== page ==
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Jo-Anne Dillabough is a Reader at the Faculty of Education University of Cambridge and Associate Professor and David Lam Chair in Multicultural Education in the Department of Educational Studies, University of British Columbia, Vancouver. Her recent book (2010, co-authored with J. Kennelly) is entitled Lost Youth in the Global City: Class, Culture and the Urban Imaginary, published by Routledge. Her edited book (with Julie McLeod and Martin Mills) published by RoutledgeFalmer (2009) and is entitled Troubling Gender in Education, and has been reprinted in 2010 as a Routledge paperback edition. In earlier work, she conducted research on social inequality and race and gender relations in the Canadian educational context and in cross-national Western contexts (Australia, the UK). More recent work has concentrated on the investigation of the relationship between 21st century forms of moral anxiety and contemporary youth cultures in urban concentrations of poverty in comparative African and Northern European contexts (e.g., France).

Charlotte Rochez (University of Cambridge) is a research assistant at YOTUF. Her substantive research interest is the social history of education outside of formal institutions. Her PhD (ESRC-funded) concerns the histories of home-education and home-learning. Seeking to bring together research, digital technologies and the arts, Charlotte shares research through poetry, installation art, blogging and micro-bloging. Methodologically, her work explores online oral history and the implications of digital communication for hermeneutic theory. Her new methodology, 'netnomusicology' comprises virtual ethnographic engagement with culture through online music sources. Favouring open-access publishing, Charlotte was involved in the born-digital volume, Writing History in the Digital Age (University of Michigan Press) and the conception of Cambridge Open-Review Educational Research e-Journal. Supporting the academic community, Charlotte is Peter Gosden Fellow of The History of Education Society, supervises undergraduates on the Education Tripos, assists on the Masters programmes, and was Chair (2012-2013) of the Faculty of Education Research Students’ Association. (Faculty of Education profile)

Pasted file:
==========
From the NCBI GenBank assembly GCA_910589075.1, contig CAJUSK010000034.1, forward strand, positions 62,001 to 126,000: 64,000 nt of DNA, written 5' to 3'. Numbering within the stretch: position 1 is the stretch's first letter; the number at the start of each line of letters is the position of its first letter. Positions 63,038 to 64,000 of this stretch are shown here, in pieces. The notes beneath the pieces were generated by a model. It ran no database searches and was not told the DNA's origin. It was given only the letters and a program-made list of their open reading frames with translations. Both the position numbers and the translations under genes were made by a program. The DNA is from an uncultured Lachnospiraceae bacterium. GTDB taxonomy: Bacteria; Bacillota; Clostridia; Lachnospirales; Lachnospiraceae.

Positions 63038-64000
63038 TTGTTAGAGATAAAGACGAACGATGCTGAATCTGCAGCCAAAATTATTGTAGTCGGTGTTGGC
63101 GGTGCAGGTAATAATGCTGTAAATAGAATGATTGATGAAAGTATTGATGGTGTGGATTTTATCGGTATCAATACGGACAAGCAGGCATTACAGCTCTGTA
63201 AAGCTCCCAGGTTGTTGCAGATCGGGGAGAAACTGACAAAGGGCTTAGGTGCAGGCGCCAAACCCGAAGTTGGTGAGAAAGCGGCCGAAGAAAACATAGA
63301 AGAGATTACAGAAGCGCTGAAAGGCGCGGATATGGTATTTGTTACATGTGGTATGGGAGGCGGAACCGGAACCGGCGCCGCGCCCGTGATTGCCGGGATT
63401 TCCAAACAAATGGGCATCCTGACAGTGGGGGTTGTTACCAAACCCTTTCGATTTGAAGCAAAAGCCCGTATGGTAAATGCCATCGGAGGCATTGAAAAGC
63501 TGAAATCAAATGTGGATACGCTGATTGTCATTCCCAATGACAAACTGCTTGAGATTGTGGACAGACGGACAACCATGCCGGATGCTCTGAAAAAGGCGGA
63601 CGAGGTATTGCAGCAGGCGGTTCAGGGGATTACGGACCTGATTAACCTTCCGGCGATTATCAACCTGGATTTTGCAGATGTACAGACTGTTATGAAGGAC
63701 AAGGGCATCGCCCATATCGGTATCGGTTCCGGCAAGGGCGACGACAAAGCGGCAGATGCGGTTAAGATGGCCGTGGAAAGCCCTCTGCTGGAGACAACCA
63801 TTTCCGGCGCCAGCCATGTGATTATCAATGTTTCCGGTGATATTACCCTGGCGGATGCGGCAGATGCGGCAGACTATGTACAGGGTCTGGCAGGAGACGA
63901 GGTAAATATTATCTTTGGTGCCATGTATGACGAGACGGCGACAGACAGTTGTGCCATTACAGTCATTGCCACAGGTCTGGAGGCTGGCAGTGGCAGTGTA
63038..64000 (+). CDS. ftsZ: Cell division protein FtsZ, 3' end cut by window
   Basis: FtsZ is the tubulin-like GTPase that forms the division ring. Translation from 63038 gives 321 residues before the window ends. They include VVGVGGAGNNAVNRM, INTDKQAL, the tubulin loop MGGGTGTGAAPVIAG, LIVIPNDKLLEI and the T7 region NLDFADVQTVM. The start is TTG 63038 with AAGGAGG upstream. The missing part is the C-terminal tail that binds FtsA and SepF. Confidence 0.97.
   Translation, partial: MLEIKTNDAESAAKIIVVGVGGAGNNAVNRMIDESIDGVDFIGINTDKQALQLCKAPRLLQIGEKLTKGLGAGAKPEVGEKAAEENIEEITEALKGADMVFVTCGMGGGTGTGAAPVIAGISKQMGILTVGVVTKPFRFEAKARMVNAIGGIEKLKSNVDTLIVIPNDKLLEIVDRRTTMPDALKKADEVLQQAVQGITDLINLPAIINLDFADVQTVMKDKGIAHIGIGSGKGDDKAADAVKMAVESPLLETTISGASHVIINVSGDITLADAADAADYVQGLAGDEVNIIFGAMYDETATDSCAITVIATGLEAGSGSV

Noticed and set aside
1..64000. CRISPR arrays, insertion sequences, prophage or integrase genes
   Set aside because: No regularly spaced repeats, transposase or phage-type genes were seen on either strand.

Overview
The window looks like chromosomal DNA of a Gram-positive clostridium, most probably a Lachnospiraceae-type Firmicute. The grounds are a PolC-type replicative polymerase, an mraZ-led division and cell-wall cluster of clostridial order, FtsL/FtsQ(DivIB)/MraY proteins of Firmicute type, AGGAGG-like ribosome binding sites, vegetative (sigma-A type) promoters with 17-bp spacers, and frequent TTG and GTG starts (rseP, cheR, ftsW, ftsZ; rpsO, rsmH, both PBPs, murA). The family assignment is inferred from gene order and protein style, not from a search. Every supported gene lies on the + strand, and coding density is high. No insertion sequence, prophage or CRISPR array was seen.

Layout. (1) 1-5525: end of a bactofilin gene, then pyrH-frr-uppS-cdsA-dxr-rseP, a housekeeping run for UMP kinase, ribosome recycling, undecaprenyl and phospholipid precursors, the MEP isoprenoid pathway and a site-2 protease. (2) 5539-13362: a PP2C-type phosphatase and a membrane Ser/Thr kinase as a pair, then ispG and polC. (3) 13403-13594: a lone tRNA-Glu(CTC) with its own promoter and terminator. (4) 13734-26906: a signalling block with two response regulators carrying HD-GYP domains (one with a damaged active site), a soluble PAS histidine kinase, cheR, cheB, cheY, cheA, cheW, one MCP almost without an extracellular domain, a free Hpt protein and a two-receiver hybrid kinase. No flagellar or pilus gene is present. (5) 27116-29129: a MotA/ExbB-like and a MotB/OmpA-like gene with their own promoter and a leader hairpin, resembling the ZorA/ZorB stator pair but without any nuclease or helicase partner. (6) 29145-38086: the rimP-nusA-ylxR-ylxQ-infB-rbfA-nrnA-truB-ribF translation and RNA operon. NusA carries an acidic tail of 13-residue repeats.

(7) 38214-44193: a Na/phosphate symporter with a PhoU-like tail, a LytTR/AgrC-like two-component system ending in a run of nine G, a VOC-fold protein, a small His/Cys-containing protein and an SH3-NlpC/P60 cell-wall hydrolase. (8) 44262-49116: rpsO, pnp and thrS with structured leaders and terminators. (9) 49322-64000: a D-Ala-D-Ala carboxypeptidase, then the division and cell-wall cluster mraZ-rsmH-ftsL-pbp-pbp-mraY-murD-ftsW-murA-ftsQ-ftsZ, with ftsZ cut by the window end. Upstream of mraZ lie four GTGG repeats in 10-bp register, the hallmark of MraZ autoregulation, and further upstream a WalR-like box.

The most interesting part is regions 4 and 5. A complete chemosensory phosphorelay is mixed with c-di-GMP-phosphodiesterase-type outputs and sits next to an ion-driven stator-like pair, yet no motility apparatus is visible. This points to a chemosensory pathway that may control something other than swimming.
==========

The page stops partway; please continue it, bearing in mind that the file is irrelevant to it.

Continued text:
Beatrice Balfour is a second year Doctoral student (CHESS funded) in the Faculty of Education at the University of Cambridge and a research assistant on YOTUF. Originally from Italy, she studied Philosophy at the University of California Berkeley (BA Summa Cum Laude) and Gender Studies at Cambridge (Distinction). Her current academic interests are situated at the intersection between sociology and the history of education. The focus of her work is on radical education and gender in comparative educational contexts (Italian and North America). Beatrice also volunteers for SexYOUality ( and is on the executive committee of the queer art-based prject, Cuntemporary (

Adam Cooper is a doctoral student at Stellenbosch University in the Department of Education Policy Studies and Split-site Commonwealth Scholar in the Faculty of Education, University of Cambridge. His thesis looks at how young people from one low-income neighbourhood in Cape Town, South Africa learn through dialogue in different places. Adam’s interests include urban youth and education- as well as how these relate to inequality and subjectivity, gender and masculinities and forms of new media and communication. Adam has worked at a number of different research institutes in Cape Town, researching youth involvement in organised armed violence, xenophobic violence towards foreign nationals in South Africa and participatory research methodologies. He also worked as a researcher for an NGO in Cape Town for four years, the Extra-Mural Education Project, a project that partnered with forty township schools starting out of class time activities for young people and their families.


Caroline Oliver

Oakleigh Welply